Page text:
The second set of allies I work hard at creating are with the school support staff such as our office manager and custodial team. These are key people who are the heart and soul of the school and can be there to support me in many situations when I need the help. One of the most unique request I made of our custodian was to have our front classroom door taken off so my class could create a drawbridge door for our Medieval Times study. Needless to say I had to have a strong relationship with that person to make and receive such a request. Our office manager (and every office manager) is the heart of the school. He/she is the first and often last person everyone sees when coming to our school. That role is so important and my class spends time on a regular basis showing how we appreciate the work she does. That time and effort has helped me many times over the years when I need a last minute request or forgot some important deadline.

The final ally I want to talk about is a community-based position. My class spends time doing service learning projects and as such we need to have people who trust that I can take a group of 8-11 years old out into the community and perform projects that enhance our community. I have worked a lot with city environmental personnel who over the years have come to value and trust our staff and the request we make. There are community agencies and people who can also become a potential ally for you.

As I began to change the lens upon which I viewed my classroom I began to see more and more how many potential allies (support) I have available to me. I do not have to do this on my own. My educational team continues to grow as I grow relationships and take advantage of the opportunities they can provide me in supporting my students and my professional growth. Allies do not just happen, you must work at creating them.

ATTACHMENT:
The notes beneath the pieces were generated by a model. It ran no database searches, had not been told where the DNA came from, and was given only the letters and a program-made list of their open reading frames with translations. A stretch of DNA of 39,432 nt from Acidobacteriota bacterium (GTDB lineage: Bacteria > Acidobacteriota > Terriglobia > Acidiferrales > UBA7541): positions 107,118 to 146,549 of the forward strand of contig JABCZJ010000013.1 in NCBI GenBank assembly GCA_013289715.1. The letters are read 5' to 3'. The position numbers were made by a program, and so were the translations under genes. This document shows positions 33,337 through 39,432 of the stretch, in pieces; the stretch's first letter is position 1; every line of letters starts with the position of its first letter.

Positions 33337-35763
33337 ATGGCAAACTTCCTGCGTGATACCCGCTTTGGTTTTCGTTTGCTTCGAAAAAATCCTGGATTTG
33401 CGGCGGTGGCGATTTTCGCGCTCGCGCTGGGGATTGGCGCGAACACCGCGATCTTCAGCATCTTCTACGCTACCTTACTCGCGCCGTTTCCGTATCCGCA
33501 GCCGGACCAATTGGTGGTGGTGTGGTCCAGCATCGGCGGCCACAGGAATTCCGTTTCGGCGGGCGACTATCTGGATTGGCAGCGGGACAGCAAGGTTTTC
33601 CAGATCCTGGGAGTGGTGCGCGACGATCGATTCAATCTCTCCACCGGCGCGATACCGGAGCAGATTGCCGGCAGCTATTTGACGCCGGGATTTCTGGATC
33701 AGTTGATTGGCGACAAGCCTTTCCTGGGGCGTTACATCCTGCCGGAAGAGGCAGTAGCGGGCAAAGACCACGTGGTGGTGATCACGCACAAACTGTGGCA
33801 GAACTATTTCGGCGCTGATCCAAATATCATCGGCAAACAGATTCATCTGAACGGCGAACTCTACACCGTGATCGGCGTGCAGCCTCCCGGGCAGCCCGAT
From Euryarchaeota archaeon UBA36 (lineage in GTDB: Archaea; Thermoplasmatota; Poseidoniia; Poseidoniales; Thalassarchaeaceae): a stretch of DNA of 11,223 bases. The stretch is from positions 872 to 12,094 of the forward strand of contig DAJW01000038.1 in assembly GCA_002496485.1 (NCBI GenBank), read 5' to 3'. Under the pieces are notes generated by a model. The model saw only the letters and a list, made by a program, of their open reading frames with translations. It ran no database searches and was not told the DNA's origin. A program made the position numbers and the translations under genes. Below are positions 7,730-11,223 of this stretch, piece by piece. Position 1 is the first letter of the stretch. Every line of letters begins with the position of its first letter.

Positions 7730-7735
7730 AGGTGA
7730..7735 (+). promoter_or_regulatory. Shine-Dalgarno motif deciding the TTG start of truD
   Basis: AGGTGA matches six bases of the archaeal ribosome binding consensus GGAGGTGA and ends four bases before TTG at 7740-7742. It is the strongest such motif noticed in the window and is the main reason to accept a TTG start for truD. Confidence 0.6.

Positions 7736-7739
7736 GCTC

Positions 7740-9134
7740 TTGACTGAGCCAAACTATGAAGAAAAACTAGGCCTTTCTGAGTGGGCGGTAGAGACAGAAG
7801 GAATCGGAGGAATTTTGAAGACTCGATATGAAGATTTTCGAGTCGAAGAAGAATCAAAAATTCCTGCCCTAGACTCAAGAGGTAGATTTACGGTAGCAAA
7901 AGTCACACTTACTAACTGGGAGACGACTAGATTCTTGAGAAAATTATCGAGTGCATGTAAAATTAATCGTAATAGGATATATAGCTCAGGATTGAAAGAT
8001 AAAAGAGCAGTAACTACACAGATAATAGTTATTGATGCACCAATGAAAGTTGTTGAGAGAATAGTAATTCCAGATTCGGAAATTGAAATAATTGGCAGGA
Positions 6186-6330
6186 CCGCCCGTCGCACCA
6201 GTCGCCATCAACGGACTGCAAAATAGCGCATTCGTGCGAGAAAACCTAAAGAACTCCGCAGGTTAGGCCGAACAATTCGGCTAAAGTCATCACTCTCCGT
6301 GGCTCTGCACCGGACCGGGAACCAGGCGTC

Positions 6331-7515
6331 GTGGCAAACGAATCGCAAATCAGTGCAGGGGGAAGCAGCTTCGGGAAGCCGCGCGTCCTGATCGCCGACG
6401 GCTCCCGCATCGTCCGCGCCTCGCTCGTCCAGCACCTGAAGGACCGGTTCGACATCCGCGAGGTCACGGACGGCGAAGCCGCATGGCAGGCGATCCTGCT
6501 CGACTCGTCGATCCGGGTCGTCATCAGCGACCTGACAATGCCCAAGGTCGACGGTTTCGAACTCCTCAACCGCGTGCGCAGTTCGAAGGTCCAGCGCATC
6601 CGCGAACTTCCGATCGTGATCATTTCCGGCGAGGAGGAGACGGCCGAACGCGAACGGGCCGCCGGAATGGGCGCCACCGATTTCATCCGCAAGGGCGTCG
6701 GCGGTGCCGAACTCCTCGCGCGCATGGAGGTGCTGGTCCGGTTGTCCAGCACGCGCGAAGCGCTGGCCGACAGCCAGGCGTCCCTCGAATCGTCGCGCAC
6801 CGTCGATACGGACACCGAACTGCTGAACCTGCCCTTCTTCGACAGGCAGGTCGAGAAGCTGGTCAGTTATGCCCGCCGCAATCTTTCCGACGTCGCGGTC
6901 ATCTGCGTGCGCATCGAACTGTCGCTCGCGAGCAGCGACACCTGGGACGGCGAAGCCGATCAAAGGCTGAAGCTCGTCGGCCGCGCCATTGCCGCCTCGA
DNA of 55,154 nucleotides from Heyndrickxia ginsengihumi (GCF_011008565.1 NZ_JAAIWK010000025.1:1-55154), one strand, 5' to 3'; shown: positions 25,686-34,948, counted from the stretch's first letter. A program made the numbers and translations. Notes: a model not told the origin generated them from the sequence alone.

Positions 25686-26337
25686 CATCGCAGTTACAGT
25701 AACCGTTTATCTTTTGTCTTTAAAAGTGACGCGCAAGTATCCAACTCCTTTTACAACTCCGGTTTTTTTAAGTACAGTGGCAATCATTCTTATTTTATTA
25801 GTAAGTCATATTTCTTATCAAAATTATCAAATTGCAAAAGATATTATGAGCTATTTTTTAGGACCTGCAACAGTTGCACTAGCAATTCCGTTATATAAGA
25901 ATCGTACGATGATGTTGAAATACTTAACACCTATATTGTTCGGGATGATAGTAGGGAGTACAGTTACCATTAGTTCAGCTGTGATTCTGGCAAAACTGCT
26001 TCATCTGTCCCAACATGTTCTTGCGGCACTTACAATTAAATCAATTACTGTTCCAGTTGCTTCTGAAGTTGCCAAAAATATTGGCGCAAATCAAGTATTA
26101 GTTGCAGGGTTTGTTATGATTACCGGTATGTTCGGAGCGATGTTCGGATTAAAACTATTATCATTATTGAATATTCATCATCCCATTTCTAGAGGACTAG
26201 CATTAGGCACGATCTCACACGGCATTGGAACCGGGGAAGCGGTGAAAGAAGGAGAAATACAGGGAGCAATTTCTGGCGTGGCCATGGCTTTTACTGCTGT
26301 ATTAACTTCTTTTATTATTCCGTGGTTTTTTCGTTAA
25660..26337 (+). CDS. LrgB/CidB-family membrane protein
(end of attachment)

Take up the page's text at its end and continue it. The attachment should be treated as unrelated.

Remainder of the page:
Positive vs Negative Student Balances

When you look at your bank account you work extremely hard to ensure you always have a positive balance. By having a positive balance you are able to pursue so many options in how you may use that surplus. When you are not able to keep a positive balance, you become very limited in the options you have and may in the worst circumstance go bankrupt.

I look at each and every child and each and every family in that way. I start in September with a zero balance as I am just opening up that account. From the first minute I interact with each child as well as their family, I am either making deposits or withdrawals. Each and every positive statement I make, word of encouragement I offer, inflating vs deflating statement said, either builds that account or reduces that account balance.

When a conflict occurs (and it will) you are now having to look at the account you have created and will make a withdrawal as you help that child understand the choice they made and how to learn from it. If you have a built up a strong, positive balance with that child you are able to make that withdrawal without having any ill effects on the relationship that exists between the both of you. If it is a call home in regards to a negative scenario that occurred at school, the family’s reaction will be either supportive or defensive depending on the balance you have established at home with the parent(s).

I use a variety of tools to help foster a positive balance. The two most effective for me are ‘Sunshine Calls’ and rephrasing my comments when I react to the day-to-day events that unravel in my room. In a sunshine call I am truly just trying to send a positive message to each family about their child. It can be as simple as a comment about a great writing effort that occurred today, how their child read aloud for the first time in front of his/her peers or what a positive decision they made not make a small problem bigger. Over time I can actually hear the change in how the parent reacts to me once they recognize their child’s teacher is calling. Within a few months, the calls home are very sociable and appreciated by the family.